The climb of a novel writing professional : Sabra Pegler: If you get stuck, move to another section. Developing a clear thesis and methodology will allow you to move around in your novel when you get stuck. Granted, we should not make a habit of avoiding difficult tasks, but there are times when it will be a more effective use of time to move to sections that will write easy. As you continue to make progress in your project and get words on paper, you will also help mitigate the panic that so often looms over your project when you get stuck and your writing ceases.
Fight the urge to walk away from writing when it gets difficult. Having encouraged you to move to another section when you get stuck, it is also important to add a balancing comment to encourage you to fight through the tough spots in your project. I don’t mean that you should force writing when it is clear that you may need to make some structural changes or do a little more research on a given topic. But if you find yourself dreading a particular portion of your dissertation because it will require some mind-numbing, head-on-your-desk, prayer-producing rigor, then my advice is to face these tough sections head on and sit in your chair until you make some progress. You will be amazed at how momentum will grow out of your dogged persistence to hammer out these difficult portions of your project.
A dissertation or thesis is a long piece of academic writing based on original research, submitted as part of an undergraduate or postgraduate degree. The structure of a dissertation depends on your field, but it is usually divided into at least four or five chapters (including an introduction and conclusion chapter). The most common dissertation structure in the sciences and social sciences includes dissertations in the humanities are often structured more like a long essay, building an argument by analysing primary and secondary sources. Instead of the standard structure outlined here, you might organise your chapters around different themes or case studies. Read additional information at Sabra Pegler.
Create an Outline: creating an outline can help you organize your thoughts and ideas. It can also help you avoid getting lost in the details and losing sight of the big picture. Start by outlining the main points you want to make, then break them down into sub-points. Once you have a solid outline, you’ll have a roadmap to follow as you write. Develop Characters and Plot: creating compelling characters and plotlines is critical to engaging your readers. Spend time developing your characters’ personalities, motivations, and conflicts. Create a compelling plot that keeps your readers hooked and wanting more.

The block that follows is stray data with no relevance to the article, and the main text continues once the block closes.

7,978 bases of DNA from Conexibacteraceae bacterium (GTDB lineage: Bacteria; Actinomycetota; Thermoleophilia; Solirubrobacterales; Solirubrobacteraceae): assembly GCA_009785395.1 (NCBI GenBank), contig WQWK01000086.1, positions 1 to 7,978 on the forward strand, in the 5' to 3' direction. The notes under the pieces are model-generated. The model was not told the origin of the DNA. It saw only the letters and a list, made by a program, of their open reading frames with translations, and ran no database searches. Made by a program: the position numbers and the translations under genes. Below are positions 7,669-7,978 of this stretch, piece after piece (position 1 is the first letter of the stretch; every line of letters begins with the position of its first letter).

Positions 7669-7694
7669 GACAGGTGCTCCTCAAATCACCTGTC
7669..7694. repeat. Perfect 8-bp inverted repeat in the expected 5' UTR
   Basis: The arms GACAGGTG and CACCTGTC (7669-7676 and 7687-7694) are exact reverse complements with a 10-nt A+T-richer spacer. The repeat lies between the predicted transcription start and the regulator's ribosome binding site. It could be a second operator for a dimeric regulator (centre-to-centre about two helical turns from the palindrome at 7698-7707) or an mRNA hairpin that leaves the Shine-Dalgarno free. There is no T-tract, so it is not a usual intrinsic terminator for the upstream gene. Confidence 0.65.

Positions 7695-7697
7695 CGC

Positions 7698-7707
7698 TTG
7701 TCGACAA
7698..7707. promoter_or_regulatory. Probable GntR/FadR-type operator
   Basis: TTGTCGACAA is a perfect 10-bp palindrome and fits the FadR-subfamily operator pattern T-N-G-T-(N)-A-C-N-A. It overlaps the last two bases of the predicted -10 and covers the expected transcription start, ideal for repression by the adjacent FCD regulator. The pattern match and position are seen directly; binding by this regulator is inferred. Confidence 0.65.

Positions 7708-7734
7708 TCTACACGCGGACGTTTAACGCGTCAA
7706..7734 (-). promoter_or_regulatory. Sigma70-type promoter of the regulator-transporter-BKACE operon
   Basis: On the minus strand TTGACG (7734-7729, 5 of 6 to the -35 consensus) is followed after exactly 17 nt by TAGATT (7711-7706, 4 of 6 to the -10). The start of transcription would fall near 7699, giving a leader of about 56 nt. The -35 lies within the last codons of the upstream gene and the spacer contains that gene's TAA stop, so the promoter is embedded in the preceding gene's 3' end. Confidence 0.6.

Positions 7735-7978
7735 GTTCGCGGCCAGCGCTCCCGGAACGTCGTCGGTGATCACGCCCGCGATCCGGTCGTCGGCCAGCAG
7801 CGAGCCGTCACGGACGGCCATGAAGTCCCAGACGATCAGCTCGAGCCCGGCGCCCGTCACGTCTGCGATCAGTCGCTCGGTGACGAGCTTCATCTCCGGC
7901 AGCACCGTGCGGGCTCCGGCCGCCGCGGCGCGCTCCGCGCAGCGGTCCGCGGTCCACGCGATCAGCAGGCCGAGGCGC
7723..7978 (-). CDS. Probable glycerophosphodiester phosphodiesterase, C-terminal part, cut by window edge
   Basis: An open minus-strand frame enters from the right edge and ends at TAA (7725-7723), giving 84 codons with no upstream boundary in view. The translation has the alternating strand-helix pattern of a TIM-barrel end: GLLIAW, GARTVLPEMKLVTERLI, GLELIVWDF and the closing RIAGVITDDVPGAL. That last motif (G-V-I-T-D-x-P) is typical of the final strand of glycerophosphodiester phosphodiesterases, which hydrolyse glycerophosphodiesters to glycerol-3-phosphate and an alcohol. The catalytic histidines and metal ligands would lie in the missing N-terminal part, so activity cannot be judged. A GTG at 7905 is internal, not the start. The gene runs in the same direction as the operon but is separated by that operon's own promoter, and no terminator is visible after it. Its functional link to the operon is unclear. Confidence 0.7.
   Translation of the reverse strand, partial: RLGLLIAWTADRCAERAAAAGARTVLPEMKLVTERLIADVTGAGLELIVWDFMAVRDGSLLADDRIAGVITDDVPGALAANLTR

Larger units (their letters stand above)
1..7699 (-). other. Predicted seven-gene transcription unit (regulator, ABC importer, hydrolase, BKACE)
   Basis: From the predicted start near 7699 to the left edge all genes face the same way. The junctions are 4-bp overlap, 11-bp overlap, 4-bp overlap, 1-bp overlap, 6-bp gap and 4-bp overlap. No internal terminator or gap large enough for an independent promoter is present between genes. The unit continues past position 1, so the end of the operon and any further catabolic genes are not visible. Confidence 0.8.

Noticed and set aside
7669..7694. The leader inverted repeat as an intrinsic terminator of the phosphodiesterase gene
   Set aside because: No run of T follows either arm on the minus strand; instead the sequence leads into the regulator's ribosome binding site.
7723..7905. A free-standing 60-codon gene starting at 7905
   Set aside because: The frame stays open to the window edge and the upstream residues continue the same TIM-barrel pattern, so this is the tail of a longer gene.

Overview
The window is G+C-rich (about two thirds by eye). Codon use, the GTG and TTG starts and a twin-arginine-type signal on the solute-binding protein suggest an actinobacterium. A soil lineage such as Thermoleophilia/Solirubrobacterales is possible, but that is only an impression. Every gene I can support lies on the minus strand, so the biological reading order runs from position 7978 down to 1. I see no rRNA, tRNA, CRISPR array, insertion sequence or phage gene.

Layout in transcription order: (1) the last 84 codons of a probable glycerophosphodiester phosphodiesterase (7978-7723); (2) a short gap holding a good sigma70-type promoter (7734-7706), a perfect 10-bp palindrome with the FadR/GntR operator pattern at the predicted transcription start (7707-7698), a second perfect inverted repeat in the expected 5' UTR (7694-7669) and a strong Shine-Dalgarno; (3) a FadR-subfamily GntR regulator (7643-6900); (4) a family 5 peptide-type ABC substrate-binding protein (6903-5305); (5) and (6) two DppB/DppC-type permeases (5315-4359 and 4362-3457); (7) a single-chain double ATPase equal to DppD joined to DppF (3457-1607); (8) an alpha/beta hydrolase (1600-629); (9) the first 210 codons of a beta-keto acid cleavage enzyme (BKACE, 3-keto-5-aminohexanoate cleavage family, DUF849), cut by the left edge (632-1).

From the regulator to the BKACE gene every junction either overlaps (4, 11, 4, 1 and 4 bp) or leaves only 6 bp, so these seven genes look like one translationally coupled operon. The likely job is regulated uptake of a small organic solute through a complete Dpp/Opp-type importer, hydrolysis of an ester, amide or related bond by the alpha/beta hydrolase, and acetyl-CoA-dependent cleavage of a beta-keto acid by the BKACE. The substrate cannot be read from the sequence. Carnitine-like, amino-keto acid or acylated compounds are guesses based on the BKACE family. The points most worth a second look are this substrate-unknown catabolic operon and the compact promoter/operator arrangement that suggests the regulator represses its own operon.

Get to know Sabra Pegler and some of her creative writing accomplishments: Make it specific. Instead of Love, for example, write about “the love between my parents.” Then try making it even more specific: “the love between my parents and the silent ways it shows itself when they are eating dinner together.” Try relating it to a certain person, place, event. Love, Death, Anger, Beauty — these concepts do not occur in a vacuum. They are not grown in test tubes. They are experienced by individual people, in particular situations. And our deepest understanding of these concepts is at the human level, through the ways they touch us personally and the people around us. Creating this human connection will give your poem a stronger emotional power for your reader. And it puts your idea in a form where you can observe it carefully and discover aspects of it that have never been described before.
Stop making excuses. There will always be a million reasons to not write. You have other work to do, you have papers to grade, you have jobs to apply for, you have meetings to go to, your back hurts, your computer is acting funny, the stars aren’t in the right position. There will always be reasons not to write. And it’s hard, but sometimes you pretty much just have to tell these reasons to shut up. Sitting down to write, even when it seems like you can’t, is the only way to get anything written.
Alliteration involves the use of two or more words that begin with the same sound. For example, “The drizzling, drippy drain drove me crazy.” Alliteration is a great way to grab the reader’s attention at a particular moment in the poem. It also provides the poet an opportunity to describe things in a creative way that is memorable to the reader. Read even more information on https://www.wattpad.com/user/sabrapegler.